Image classification has been studied extensively, but there has been limited work in using unconventional, external guidance other than traditional image-label pairs for training. We present a set of methods for leveraging information about the semantic hierarchy embedded in class labels. We first inject label-hierarchy knowledge into an arbitrary CNN-based classifier and empirically show that availability of such external semantic information in conjunction with the visual semantics from images boosts overall performance. Taking a step further in this direction, we model more explicitly the label-label and label-image interactions using order-preserving embeddings governed by both Euclidean and hyperbolic geometries, prevalent in natural language, and tailor them to hierarchical image classification and representation learning. We empirically validate all the models on the hierarchical ETHEC dataset.
The existing image feature extraction methods are primarily based on the content and structure information of images, and rarely consider the contextual semantic information. Regarding some types of images such as scenes and objects, the annotations and descriptions of them available on the web may provide reliable contextual semantic information for feature extraction. In this paper, we introduce novel semantic features of an image based on the annotations and descriptions of its similar images available on the web. Specifically, we propose a new method which consists of two consecutive steps to extract our semantic features. For each image in the training set, we initially search the top $k$ most similar images from the internet and extract their annotations/descriptions (e.g., tags or keywords). The annotation information is employed to design a filter bank for each image category and generate filter words (codebook). Finally, each image is represented by the histogram of the occurrences of filter words in all categories. We evaluate the performance of the proposed features in scene image classification on three commonly-used scene image datasets (i.e., MIT-67, Scene15 and Event8). Our method typically produces a lower feature dimension than existing feature extraction methods. Experimental results show that the proposed features generate better classification accuracies than vision based and tag based features, and comparable results to deep learning based features.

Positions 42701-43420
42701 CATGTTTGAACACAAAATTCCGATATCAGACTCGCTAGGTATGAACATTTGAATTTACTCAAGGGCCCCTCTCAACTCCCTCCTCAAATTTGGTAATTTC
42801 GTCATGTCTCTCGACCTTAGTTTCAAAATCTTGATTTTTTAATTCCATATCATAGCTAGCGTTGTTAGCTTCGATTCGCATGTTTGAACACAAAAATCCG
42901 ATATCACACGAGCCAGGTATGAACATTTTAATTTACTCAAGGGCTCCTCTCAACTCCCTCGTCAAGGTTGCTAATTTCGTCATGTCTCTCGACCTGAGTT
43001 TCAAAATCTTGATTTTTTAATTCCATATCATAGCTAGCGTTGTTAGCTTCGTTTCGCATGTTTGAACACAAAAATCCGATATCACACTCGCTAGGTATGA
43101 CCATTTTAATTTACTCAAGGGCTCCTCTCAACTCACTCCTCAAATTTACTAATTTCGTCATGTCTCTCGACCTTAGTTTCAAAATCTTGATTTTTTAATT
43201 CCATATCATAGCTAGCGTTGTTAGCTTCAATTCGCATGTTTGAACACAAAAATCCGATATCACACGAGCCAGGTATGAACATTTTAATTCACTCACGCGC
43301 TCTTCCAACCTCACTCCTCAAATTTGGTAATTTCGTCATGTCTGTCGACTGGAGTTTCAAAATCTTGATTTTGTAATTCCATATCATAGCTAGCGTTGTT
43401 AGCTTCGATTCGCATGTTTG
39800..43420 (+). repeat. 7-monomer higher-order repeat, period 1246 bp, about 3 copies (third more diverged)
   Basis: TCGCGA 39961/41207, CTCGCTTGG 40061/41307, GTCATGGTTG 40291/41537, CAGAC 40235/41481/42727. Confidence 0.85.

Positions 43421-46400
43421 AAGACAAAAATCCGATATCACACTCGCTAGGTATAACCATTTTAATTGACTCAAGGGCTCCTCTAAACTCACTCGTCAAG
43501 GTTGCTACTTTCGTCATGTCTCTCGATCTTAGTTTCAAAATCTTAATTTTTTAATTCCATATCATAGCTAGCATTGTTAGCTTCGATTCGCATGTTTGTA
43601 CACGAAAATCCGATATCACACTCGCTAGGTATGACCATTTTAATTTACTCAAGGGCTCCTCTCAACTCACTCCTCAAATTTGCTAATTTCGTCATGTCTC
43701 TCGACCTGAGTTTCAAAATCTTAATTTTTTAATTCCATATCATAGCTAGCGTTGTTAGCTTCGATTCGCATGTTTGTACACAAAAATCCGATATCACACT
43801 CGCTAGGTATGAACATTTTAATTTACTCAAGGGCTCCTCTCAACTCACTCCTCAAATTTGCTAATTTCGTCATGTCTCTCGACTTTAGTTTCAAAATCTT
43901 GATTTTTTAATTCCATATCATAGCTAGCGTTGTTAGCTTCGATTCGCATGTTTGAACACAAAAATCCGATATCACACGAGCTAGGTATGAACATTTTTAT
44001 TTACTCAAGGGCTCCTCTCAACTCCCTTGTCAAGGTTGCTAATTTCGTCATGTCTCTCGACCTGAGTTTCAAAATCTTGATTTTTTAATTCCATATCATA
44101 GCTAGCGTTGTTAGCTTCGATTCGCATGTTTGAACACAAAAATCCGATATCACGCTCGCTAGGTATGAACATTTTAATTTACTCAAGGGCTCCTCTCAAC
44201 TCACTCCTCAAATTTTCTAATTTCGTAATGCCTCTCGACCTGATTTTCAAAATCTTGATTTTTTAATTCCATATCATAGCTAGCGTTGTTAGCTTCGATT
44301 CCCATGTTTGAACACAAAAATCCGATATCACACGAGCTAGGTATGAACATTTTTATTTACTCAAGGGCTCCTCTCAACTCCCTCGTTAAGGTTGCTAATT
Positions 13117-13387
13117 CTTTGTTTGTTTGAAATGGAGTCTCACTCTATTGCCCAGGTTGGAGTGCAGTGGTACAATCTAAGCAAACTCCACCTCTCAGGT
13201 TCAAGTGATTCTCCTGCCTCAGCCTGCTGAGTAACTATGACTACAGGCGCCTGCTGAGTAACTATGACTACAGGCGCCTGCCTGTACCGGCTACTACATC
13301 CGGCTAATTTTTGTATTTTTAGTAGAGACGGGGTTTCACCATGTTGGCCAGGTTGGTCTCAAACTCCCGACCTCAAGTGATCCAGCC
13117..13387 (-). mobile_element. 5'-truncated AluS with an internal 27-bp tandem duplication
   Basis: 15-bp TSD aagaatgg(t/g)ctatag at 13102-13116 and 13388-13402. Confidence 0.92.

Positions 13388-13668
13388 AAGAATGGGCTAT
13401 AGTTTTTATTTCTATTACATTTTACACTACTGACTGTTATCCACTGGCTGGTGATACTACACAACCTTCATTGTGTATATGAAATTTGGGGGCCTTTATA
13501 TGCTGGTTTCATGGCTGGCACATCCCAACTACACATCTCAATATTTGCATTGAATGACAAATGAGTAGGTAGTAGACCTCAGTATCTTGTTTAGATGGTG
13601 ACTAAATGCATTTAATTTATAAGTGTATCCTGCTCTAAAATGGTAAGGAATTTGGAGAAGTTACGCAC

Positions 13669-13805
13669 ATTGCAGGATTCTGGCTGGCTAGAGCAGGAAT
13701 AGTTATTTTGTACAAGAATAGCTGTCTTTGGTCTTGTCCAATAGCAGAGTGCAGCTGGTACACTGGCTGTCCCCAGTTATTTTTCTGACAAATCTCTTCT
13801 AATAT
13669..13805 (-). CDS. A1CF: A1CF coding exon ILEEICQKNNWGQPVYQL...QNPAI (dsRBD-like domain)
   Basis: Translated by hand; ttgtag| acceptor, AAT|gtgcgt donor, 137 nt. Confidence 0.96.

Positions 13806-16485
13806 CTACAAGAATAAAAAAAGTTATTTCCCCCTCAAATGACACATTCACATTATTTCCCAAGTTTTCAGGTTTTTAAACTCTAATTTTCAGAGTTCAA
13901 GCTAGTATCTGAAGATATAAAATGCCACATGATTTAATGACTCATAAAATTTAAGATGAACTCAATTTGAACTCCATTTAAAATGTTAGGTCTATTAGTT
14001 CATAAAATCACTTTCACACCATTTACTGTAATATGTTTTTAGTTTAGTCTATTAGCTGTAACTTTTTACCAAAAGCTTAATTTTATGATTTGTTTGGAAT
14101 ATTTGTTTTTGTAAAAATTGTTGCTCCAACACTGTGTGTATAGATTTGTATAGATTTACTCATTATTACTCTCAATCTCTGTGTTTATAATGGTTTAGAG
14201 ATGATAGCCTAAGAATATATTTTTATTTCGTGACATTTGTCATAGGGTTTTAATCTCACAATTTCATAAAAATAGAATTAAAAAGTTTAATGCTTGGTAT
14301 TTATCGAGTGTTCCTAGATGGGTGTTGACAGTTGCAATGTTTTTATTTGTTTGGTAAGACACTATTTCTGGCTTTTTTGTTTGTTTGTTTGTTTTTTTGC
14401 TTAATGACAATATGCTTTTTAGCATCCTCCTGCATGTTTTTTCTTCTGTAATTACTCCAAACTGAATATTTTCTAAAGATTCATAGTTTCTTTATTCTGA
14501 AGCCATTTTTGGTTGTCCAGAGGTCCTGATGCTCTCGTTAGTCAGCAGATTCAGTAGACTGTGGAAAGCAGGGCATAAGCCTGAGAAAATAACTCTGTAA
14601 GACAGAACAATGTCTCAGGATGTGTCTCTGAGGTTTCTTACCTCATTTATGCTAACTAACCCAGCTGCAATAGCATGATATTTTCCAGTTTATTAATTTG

These sources contain images that viewers would have to interpret themselves. Most images do not have a description, but the human can largely understand them without their detailed captions. However, machine needs to interpret some form of image captions if humans need automatic image captions from it. Image captioning is important for many reasons. For example, they can be used for automatic image indexing. Image indexing is important for Content-Based Image Retrieval (CBIR) and therefore, it can be applied to many areas, including biomedicine, commerce, the military, education, digital libraries, and web searching. Social media platforms such as Facebook and Twitter can directly generate descriptions from images. The descriptions can include where we are (e.g., beach, cafe), what we wear and importantly what we are doing there.
A classic approach toward zero-shot learning (ZSL) is to map the input domain to a set of semantically meaningful attributes that could be used later on to classify unseen classes of data (e.g. visual data). In this paper, we propose to learn a visual feature dictionary that has semantically meaningful atoms. Such a dictionary is learned via joint dictionary learning for the visual domain and the attribute domain, while enforcing the same sparse coding for both dictionaries. Our novel attribute aware formulation provides an algorithmic solution to the domain shift/hubness problem in ZSL. Upon learning the joint dictionaries, images from unseen classes can be mapped into the attribute space by finding the attribute aware joint sparse representation using solely the visual data. We demonstrate that our approach provides superior or comparable performance to that of the state of the art on benchmark datasets.
While wearable cameras are becoming increasingly popular, locating relevant information in large unstructured collections of egocentric images is still a tedious and time consuming processes. This paper addresses the problem of organizing egocentric photo streams acquired by a wearable camera into semantically meaningful segments. First, contextual and semantic information is extracted for each image by employing a Convolutional Neural Networks approach. Later, by integrating language processing, a vocabulary of concepts is defined in a semantic space. Finally, by exploiting the temporal coherence in photo streams, images which share contextual and semantic attributes are grouped together. The resulting temporal segmentation is particularly suited for further analysis, ranging from activity and event recognition to semantic indexing and summarization. Experiments over egocentric sets of nearly 17,000 images, show that the proposed approach outperforms state-of-the-art methods.